Establishing the numbering conventions of California's chargeable Interstates

The Federal Highway Aid Act of 1956 brought the Interstate Highway System into existence which would largely be constructed by Federal Highway Administration fund matching.  The Interstate Highway System was deliberately numbered to run opposite the established conventions of the US Route System.  While the Interstate Highway numbering conventions are now well established there was a period during the late 1950s where they were still being finalized.  This blog examines the history of the establishing of the chargeable Interstate Highway route numbers in California.  The above blog cover depicts the Interstate Highway route numbers requested by the Division of Highways in the Los Angeles area during November 1957.  The establishment of the numbering conventions of California's chargeable Interstates The Interstate Highway System was not created in a vacuum by way of the passage of the 1956 Federal Highway Aid Act.  The beginning of the Interstate Highway System can be found in the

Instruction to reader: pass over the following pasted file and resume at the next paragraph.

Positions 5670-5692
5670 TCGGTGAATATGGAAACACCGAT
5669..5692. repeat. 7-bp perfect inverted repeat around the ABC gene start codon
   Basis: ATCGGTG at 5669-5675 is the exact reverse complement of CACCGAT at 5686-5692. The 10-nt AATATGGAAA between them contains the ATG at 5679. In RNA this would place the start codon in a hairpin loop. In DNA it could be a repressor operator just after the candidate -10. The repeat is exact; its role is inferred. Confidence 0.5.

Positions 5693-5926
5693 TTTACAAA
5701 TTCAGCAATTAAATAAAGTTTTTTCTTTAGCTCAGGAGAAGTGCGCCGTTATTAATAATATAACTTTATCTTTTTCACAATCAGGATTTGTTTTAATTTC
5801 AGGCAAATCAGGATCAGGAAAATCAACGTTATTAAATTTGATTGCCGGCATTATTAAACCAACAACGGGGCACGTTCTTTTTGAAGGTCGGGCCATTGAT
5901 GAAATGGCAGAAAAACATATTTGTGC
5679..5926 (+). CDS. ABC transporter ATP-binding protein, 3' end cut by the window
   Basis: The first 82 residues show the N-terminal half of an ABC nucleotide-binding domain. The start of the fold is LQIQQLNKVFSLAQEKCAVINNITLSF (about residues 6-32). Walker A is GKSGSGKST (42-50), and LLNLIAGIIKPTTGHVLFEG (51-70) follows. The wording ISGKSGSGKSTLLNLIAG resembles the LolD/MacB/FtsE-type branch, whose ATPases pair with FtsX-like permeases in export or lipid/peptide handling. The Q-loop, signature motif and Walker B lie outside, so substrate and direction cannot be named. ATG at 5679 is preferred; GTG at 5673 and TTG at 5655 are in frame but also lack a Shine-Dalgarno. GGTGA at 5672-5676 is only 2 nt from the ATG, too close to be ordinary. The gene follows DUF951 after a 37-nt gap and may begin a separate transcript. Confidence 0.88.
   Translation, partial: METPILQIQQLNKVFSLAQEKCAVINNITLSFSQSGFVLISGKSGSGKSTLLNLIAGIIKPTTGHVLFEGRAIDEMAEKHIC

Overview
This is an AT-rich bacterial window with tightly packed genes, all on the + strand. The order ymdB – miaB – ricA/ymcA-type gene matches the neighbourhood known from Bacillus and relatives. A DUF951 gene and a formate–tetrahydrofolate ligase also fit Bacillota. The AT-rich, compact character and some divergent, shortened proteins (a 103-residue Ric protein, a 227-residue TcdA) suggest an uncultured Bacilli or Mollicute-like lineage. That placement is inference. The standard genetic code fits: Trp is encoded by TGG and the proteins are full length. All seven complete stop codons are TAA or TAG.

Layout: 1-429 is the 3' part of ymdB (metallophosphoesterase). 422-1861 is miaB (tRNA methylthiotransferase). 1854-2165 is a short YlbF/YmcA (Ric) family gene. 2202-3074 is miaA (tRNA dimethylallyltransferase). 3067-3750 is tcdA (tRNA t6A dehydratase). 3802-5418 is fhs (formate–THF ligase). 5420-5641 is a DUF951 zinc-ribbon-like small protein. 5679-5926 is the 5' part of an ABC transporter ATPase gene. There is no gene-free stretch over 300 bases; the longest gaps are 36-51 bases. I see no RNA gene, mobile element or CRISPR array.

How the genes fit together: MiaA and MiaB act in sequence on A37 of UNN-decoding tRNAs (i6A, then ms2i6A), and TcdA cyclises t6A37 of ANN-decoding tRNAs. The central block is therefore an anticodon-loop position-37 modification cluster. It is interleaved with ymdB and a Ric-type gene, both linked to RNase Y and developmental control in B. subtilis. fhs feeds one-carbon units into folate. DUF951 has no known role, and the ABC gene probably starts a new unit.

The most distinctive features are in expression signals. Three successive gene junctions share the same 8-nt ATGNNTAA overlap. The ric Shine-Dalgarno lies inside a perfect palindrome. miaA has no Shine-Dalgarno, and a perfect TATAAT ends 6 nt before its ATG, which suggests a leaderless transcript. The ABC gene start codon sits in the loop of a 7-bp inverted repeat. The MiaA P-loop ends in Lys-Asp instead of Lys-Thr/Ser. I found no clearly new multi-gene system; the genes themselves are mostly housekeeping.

California State Route 210 (legacy of California State Route 30)

  California State Route 210 is a forty-mile-long limited access State Highway located in Los Angeles County and San Bernardino County.  California State Route 210 exists as a non-Interstate continuation of Interstate 210 and the Foothill Freeway between California State Route 57 in San Dimas east to Interstate 10 Redlands.  California State Route 210 was previously designated as California State Route 30 until the passage of 1998 Assembly Bill 2388, Chapter 221.  Since 2009 the entirety of what was California State Route 30 has been signed as California State Route 210 upon the completion of the Foothill Freeway extension.  Below westbound California State Route 210 can be seen crossing the Santa Ana River as the blog cover.  California State Route 30 can be seen for the last time on the 2005 Caltrans Map below.  Part 1; the evolution of California State Route 30 into California State Route 210 What was to become California State Route 30 (CA 30) entered the State Highway System duri